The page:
Non-Binary Binary

Instead of the biologically or anatomically determined model of gender that our society seems to prefer these days, I’d like to suggest something different, something non-binary though still, in a way, binary.

I’ve been working off and on for a long time with the I Ching, the ancient Chinese book of divination. It’s based on the concepts of yin and yang, which are more or less familiar to a lot of people today. Indeed, there are probably millions of people in America today who have what they think of as yin-yang tattoos, wear yin-yang jewelry and post yin-yang images to Facebook.

The familiar symbol of two circling fishlike energies, one black and the other white, is actually called the t’ai chi, which means something like “supreme ultimate.” (The slow-motion martial art that people call tai chi is actually “t’ai chi chuan,” or “supreme ultimate boxing”.) What it symbolizes is an interaction of forces that gives rise to all the phenomena of the world around us.

Those two forces are associated with all the varied dualisms or dichotomies that we humans are prone to see in nature, in society and in ourselves. Yin, “the receptive,” is associated with things dark, earthy, inward-tending, nurturing, passive. Yang, “the creative,” is assocciated with light, the sky, outwardness, activity and aggression. Culturally, yin characteristics have been associated with the feminine and yang characteristics with the masculine, but the association isn’t essential – within ancient Chinese philosophy the daughters and sons of the highest principles represent combinations of yin and yang; only the mother and father are purely one or the other.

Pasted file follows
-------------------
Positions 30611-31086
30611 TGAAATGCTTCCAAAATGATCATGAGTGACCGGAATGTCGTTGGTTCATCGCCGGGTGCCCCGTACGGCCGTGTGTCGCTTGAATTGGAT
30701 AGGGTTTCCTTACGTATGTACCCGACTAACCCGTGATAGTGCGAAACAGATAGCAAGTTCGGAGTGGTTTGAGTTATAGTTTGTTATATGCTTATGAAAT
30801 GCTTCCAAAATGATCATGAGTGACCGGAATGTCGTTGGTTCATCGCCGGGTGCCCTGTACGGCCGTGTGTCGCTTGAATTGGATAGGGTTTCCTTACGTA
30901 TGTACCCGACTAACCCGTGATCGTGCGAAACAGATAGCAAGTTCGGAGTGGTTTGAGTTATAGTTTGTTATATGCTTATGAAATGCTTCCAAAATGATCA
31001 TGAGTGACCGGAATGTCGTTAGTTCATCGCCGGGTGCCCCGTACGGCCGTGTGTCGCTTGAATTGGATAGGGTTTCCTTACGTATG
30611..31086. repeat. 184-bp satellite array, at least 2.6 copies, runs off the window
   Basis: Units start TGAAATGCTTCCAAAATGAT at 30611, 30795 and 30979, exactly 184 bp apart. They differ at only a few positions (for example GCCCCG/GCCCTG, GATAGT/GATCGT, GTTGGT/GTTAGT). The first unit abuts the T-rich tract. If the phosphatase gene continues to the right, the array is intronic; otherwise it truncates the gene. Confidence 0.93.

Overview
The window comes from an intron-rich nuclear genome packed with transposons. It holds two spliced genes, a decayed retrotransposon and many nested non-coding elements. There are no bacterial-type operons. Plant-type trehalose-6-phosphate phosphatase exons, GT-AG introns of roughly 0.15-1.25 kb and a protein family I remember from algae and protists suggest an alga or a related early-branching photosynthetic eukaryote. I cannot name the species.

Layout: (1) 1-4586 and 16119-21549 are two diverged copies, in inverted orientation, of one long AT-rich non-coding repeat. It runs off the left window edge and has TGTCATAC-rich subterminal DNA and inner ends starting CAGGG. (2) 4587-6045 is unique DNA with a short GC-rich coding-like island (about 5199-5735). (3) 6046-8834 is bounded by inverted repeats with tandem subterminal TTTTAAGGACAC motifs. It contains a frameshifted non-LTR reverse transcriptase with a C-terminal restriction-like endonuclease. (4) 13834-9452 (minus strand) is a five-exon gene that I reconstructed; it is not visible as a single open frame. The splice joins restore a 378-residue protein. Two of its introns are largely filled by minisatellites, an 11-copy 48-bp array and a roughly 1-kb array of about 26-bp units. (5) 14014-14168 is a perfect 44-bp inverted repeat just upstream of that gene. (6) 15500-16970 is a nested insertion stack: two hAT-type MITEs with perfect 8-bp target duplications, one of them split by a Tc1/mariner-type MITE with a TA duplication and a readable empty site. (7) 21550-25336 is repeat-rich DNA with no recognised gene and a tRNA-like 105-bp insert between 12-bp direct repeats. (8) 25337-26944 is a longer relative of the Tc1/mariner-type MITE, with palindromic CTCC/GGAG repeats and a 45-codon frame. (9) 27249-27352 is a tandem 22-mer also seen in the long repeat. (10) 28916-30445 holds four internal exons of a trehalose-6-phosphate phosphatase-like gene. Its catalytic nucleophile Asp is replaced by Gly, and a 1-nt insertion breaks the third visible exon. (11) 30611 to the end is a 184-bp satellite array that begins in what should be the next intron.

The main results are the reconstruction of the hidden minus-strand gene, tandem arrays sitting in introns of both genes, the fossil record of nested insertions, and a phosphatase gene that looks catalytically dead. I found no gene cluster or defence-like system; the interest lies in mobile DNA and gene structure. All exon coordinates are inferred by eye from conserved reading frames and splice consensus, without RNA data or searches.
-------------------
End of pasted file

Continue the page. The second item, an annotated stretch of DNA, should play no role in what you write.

Using the I Ching for divination involves casting coins or sticks to obtain combinations of six “lines,” each of which is either yin or yang, with the resulting “hexagram” defining a situation or moment that can then be interpreted according to the relative preponderance of yin or yang and their positions in the structure of the moment.

The reason I think this might be of interest in discussions of gender is because out of the 64 possible combinations of yin and yang in the I Ching, only two are pure yin or pure yang. That’s only about 3 percent. Pure yin amounts to just 1.5 percent, and pure yang likewise.

So if we were to look at the I Ching as a model for gender, we would expect to find only about 3 percent of the population expressing either pure masculinity or pure feminity, and the remaining 97 percent expressing some combination of yin and yang, including eight that are equally yin and yang.

None of these combinations is fixed or static; on the contrary, each easily becomes another with the change of even one line. That’s why the book is called I Ching, which means Book of Changes.

So I think it’s worth looking at this very ancient and very deep text for possible applications to the study of gender identity and to our personal individual circumstances. I think all of us have experienced fluctuations in how we feel about our gender, and the I Ching could provide us with some help in articulating what we feel, as well as a model of how duality or multiplicity or complexity can finally be the expression of ultimate oneness.


Author: Christina Cooper

Gender non-conforming. Deal with it.

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